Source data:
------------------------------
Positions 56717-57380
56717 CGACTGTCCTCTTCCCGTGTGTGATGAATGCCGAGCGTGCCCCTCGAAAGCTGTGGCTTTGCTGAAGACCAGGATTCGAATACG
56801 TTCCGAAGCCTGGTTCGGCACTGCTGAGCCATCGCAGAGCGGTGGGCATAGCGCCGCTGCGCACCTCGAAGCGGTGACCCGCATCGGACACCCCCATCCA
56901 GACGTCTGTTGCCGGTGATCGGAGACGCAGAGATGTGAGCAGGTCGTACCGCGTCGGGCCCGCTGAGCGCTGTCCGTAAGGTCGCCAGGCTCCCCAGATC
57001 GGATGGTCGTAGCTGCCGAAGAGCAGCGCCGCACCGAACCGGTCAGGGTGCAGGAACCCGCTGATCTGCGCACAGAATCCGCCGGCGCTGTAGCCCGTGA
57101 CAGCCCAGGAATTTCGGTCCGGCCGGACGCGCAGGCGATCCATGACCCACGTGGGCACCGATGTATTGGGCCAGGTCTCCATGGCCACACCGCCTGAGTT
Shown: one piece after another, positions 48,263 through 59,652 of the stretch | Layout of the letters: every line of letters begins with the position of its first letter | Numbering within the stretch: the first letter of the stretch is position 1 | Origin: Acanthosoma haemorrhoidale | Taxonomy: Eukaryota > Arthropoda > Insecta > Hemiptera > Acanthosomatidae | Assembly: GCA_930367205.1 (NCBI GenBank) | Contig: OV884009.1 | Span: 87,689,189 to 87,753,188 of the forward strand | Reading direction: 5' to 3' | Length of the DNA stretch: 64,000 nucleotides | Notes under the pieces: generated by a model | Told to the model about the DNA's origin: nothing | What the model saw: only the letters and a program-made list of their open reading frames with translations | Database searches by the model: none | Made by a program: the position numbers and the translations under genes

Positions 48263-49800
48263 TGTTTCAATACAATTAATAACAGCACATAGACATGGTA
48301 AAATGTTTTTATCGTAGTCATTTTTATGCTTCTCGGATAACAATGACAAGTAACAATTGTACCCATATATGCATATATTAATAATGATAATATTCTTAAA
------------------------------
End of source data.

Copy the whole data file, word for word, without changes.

Positions 56717-57380
56717 CGACTGTCCTCTTCCCGTGTGTGATGAATGCCGAGCGTGCCCCTCGAAAGCTGTGGCTTTGCTGAAGACCAGGATTCGAATACG
56801 TTCCGAAGCCTGGTTCGGCACTGCTGAGCCATCGCAGAGCGGTGGGCATAGCGCCGCTGCGCACCTCGAAGCGGTGACCCGCATCGGACACCCCCATCCA
56901 GACGTCTGTTGCCGGTGATCGGAGACGCAGAGATGTGAGCAGGTCGTACCGCGTCGGGCCCGCTGAGCGCTGTCCGTAAGGTCGCCAGGCTCCCCAGATC
57001 GGATGGTCGTAGCTGCCGAAGAGCAGCGCCGCACCGAACCGGTCAGGGTGCAGGAACCCGCTGATCTGCGCACAGAATCCGCCGGCGCTGTAGCCCGTGA
57101 CAGCCCAGGAATTTCGGTCCGGCCGGACGCGCAGGCGATCCATGACCCACGTGGGCACCGATGTATTGGGCCAGGTCTCCATGGCCACACCGCCTGAGTT
Shown: one piece after another, positions 48,263 through 59,652 of the stretch | Layout of the letters: every line of letters begins with the position of its first letter | Numbering within the stretch: the first letter of the stretch is position 1 | Origin: Acanthosoma haemorrhoidale | Taxonomy: Eukaryota > Arthropoda > Insecta > Hemiptera > Acanthosomatidae | Assembly: GCA_930367205.1 (NCBI GenBank) | Contig: OV884009.1 | Span: 87,689,189 to 87,753,188 of the forward strand | Reading direction: 5' to 3' | Length of the DNA stretch: 64,000 nucleotides | Notes under the pieces: generated by a model | Told to the model about the DNA's origin: nothing | What the model saw: only the letters and a program-made list of their open reading frames with translations | Database searches by the model: none | Made by a program: the position numbers and the translations under genes

Positions 48263-49800
48263 TGTTTCAATACAATTAATAACAGCACATAGACATGGTA
48301 AAATGTTTTTATCGTAGTCATTTTTATGCTTCTCGGATAACAATGACAAGTAACAATTGTACCCATATATGCATATATTAATAATGATAATATTCTTAAA